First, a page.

We learnt about the various DOM selectors provided in jQuery. The series of posts explained Basic and Hierarchical selectors,CSS filters part 1,CSS filters part 2 and Form filters. In another post, we also read about styling DOM with jQuery. jQuery offers various ways of selecting a particular DOM element or a combination of different DOM elements. However, this is where the process actually starts. jQuery provides support for performing many useful operations on the selected DOM elements
The user interacts with the web page and certain events happen. An event can be a click of button or hovering mouse pointer over a link. When an event happens, it is said to have fired. The piece of code that handles an event is called Event handlers. Not all events require a code to handle them. However, when we write handler for an event, we say that we have caught the event.
In jQuery, the first and the most important event that gets fired is the document-ready event. This is the event that gets fired when the document is ready. When we write the code for document-ready event, we say that we have caught the document-ready event. We have read about the jQuery wrapper; I will also be writing a separate post about the document-ready event handler and its importance. jQuery also provides methods to attach handlers to elements and remove handlers from them.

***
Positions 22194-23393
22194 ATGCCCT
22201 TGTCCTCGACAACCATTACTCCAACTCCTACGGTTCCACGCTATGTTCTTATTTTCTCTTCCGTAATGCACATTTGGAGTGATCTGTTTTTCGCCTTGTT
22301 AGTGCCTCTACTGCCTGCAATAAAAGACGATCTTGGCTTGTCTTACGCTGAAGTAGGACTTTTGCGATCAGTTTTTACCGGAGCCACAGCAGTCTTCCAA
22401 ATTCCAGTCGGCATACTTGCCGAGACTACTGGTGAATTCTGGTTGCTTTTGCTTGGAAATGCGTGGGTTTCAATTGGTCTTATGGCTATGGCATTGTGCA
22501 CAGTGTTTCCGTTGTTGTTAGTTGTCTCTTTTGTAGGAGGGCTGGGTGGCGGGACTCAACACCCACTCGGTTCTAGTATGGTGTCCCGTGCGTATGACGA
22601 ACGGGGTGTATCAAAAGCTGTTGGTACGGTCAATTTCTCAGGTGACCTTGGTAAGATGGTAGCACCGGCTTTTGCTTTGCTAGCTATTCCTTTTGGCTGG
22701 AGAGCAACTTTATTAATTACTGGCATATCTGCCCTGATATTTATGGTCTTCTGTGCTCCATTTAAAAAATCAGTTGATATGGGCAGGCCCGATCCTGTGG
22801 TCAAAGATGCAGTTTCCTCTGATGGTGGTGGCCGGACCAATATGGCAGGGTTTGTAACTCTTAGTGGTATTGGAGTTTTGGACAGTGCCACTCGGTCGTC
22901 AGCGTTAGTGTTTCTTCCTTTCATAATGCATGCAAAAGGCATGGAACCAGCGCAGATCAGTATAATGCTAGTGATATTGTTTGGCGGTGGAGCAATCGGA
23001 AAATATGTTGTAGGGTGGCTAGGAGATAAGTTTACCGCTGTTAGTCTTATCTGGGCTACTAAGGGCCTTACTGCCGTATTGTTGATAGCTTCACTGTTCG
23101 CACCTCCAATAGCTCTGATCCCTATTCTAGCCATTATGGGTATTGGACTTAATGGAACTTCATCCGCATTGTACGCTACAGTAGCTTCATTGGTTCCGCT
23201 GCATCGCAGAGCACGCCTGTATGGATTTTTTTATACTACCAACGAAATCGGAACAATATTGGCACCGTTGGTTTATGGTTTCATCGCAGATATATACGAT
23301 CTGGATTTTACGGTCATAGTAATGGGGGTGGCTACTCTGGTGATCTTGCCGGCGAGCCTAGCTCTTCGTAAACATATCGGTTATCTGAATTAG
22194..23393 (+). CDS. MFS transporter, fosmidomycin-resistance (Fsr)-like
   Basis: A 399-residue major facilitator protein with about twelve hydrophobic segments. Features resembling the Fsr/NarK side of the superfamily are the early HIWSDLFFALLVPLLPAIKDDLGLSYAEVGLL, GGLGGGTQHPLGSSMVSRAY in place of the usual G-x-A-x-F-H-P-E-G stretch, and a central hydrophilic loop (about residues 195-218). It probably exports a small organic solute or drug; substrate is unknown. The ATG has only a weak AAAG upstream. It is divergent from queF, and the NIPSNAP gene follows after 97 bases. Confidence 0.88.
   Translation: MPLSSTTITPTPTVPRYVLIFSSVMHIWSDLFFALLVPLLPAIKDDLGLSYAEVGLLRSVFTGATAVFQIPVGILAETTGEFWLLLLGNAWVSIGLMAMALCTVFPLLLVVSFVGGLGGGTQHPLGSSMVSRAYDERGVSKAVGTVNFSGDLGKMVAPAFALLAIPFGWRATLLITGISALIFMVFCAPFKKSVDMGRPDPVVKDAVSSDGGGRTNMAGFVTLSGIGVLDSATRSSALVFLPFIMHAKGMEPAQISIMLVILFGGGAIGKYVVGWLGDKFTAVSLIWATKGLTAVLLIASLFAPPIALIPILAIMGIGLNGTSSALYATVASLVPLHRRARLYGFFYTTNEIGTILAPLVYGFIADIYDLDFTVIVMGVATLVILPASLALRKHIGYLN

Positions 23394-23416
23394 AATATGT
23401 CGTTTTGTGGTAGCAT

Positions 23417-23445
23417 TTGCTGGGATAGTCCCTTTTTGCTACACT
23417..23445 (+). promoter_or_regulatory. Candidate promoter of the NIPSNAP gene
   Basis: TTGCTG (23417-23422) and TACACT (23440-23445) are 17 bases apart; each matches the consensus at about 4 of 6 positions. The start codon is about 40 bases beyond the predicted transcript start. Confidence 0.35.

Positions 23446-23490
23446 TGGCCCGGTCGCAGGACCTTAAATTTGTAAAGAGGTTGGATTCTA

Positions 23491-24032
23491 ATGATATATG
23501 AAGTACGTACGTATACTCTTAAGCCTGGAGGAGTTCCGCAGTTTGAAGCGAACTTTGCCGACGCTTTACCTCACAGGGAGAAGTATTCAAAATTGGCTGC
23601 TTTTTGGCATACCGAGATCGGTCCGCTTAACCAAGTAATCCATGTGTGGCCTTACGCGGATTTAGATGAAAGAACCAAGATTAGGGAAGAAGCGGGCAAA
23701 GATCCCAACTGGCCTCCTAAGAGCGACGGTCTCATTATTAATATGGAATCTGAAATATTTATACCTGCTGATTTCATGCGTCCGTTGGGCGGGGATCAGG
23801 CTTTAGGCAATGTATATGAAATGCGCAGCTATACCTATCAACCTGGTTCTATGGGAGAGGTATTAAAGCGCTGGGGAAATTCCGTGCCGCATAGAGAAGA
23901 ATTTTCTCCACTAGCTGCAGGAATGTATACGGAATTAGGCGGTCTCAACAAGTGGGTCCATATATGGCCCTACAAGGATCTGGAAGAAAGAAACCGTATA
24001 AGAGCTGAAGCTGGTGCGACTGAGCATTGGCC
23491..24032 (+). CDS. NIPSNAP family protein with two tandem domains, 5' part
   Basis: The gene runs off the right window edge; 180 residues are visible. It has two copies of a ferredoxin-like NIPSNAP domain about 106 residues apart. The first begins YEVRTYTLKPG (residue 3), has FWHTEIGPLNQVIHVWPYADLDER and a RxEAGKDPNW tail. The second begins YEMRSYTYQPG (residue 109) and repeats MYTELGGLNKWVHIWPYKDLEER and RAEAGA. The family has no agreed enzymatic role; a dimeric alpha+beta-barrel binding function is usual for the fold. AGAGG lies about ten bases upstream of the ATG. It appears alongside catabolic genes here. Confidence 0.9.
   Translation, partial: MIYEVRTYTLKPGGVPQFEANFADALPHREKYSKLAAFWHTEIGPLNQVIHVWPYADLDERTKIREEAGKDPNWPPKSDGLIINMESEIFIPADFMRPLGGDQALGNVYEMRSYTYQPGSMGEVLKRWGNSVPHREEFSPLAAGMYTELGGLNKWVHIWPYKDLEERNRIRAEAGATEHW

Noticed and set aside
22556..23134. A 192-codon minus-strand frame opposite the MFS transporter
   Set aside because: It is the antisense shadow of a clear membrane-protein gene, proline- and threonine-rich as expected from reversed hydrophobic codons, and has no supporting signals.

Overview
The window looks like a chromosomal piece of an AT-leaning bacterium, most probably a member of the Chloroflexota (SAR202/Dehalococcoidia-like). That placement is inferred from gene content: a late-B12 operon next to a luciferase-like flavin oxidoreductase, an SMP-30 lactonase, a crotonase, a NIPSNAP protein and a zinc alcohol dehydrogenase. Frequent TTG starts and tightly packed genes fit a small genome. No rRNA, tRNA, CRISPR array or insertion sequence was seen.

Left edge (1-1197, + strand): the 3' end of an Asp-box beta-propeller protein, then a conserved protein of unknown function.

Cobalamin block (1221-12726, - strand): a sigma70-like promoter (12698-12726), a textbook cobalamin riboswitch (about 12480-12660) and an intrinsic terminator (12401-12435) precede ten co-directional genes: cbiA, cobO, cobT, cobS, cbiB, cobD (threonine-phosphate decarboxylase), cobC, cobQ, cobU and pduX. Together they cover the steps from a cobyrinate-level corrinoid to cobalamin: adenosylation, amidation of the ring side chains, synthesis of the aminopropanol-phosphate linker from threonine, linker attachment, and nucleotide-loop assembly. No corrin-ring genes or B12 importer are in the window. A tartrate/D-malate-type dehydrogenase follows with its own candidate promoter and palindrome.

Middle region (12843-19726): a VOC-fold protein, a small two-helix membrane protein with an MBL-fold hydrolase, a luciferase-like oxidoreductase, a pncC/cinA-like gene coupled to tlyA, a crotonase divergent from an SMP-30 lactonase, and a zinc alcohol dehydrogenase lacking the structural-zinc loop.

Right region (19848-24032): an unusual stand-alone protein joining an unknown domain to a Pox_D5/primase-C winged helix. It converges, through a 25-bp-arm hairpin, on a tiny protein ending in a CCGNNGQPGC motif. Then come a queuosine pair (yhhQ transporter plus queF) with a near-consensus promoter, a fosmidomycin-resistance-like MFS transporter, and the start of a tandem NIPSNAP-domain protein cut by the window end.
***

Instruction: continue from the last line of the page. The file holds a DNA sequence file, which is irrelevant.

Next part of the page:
An event can be a browser event like an error encountered on the web page. The error event may get fired when the image tag tries to load an image that does not exist on that location. jQuery provides
.error() method to catch the browser errors.
Another example of a browser event is the browser scroll event. The event gets fired when the document is scrolled. The jQuery method to catch the browser scroll event is
Document Loading Events
Briefly, we made a mention of document-ready event. Another example of a document loading event is the unload event. It gets fired when an attempt is made to exit the page. It can be click of a page link, browser forward, back or close buttons.
The most important category of events is the On-page events. These events cover the most of the requirements of a webpage. This includes the user interaction events fired through the input devices. These events are usually mouse events and keyboard events. The AJAX events and various animations and transitions are also a part of on-page events.
This post is an introduction to the various events supported by jQuery. We will cover each event separately.